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Radio Amateurs Continue to Plumb the Spectral Depths

12/28/2017

David Bowman, G0MRF, reports that he and Dave Riley, AA1A, have completed what is believed to be the first transatlantic contact on 630 meters since the MF band was released to US radio amateurs this past fall. They used JT9 digital mode to complete the more than 5,160 kilometer (approximately 3,200 miles) contact during the early hours of December 23.

 

On the UK end, G0MRF was running a modified Icom IC-7300 with a filtered preamp and a 60-W amplifier to a 250-foot wire configured as an inverted L. AA1A benefited from his near-Atlantic Coast location in Marshfield, Massachusetts, Bowman said.

 

Elsewhere, Dex McIntyre, W4DEX, continues to extend the limits of what is possible at VLF by achieving two significant results at 8.270 kHz. A record transatlantic message length of 42 characters resulted from an overnight transmission on December 25/26, received by Paul Nicholson in Todmorden, UK. The distance covered was 6,194 kilometers (approximately 3,840 miles), and the information rate of 24.6 bits/hour was reported to be about 70% of the channel capacity (signal bandwidth was 0.133 Hz).

 

The following night, a three-character message (“QRZ”) from W4DEX was received in Cumiana, Italy by Renato Romero, IK1QFK, achieving a new world-record distance of 7,173 kilometers (approximately 4,447 miles) for message decoding at VLF. The signal-to-noise ratio on the Italian end was on the order of –70 dB. W4DEX operated with an ERP of just 100 µW. The mode used was EbNaut coherent BPSK with transmitter and receivers phase locked to a GPS-derived timing signal. McIntyre needed no license to transmit in that region of the spectrum, since the FCC has not designated any allocations below 9 kHz — a region known as “the Dreamers’ Band.”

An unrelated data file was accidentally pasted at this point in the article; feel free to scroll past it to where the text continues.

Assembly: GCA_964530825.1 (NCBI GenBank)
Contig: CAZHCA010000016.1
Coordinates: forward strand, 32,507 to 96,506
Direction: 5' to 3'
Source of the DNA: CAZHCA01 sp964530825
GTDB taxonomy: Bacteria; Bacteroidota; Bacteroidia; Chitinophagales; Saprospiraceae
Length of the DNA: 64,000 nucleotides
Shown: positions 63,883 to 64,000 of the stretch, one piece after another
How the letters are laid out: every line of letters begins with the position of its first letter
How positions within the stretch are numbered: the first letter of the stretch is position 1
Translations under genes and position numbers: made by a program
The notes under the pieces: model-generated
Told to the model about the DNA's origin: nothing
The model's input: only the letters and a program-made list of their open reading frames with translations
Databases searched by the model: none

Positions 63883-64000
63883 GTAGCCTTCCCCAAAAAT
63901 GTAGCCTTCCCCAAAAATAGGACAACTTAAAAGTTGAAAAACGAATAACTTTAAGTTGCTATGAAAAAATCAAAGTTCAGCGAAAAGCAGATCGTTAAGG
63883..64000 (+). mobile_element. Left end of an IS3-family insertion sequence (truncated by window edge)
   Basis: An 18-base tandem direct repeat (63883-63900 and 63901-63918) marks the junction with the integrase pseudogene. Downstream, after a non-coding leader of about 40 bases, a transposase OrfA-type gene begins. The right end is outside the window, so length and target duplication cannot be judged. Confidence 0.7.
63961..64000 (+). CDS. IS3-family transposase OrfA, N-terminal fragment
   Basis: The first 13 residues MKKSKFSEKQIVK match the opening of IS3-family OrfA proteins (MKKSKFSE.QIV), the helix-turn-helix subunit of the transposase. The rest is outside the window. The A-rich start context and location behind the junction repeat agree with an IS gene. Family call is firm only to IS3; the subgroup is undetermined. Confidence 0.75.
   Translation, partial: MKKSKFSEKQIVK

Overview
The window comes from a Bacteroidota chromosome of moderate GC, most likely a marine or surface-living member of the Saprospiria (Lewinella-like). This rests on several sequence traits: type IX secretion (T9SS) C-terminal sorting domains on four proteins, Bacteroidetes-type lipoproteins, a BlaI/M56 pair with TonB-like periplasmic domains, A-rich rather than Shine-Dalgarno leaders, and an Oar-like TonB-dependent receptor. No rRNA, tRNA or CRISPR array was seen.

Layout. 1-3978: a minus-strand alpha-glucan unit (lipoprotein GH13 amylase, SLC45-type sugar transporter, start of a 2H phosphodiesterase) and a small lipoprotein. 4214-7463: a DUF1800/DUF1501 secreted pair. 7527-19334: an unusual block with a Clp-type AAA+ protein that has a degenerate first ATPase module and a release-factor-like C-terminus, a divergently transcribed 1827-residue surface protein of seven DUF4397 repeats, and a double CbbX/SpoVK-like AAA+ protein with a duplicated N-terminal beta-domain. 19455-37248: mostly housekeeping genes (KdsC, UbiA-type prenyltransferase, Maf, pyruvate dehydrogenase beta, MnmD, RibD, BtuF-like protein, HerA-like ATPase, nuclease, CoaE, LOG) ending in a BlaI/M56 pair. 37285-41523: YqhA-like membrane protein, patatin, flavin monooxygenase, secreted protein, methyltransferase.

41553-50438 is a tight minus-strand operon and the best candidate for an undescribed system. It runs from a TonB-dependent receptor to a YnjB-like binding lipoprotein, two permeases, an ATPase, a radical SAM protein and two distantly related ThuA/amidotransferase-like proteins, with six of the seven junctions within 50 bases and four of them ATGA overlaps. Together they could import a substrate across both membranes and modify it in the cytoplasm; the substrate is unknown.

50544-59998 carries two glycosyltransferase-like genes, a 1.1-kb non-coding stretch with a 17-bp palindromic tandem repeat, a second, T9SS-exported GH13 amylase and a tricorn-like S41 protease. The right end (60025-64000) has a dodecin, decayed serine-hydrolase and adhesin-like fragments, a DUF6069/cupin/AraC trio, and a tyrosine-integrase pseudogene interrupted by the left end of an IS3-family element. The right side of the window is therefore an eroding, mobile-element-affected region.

In June 2014, running on the order of 150 µW ERP, W4DEX transmitted the first sub 9-kHz transatlantic message by a radio amateur, also detected by Nicholson. W4DEX and IK1QFK already hold the world record distance for VLF signal detection, and this latest result extends that to message decoding.

 

In Newfoundland, inveterate VLF experimenter Joe Craig, VO1NA, has been transmitting the letter S using EbNaut, starting at 2100 UTC each evening on 8.2700075 kHz. Craig told ARRL that the very low power signal has been copied in England, Germany, Poland, Russia, and Italy, “where the guy who sent the first S across the pond was born!” Craig quipped. “I wonder what amazing things the new year will bring.” — Thanks to David Bowman, G0MRF; Paul Nicholson, and Joe Craig, VO1NA



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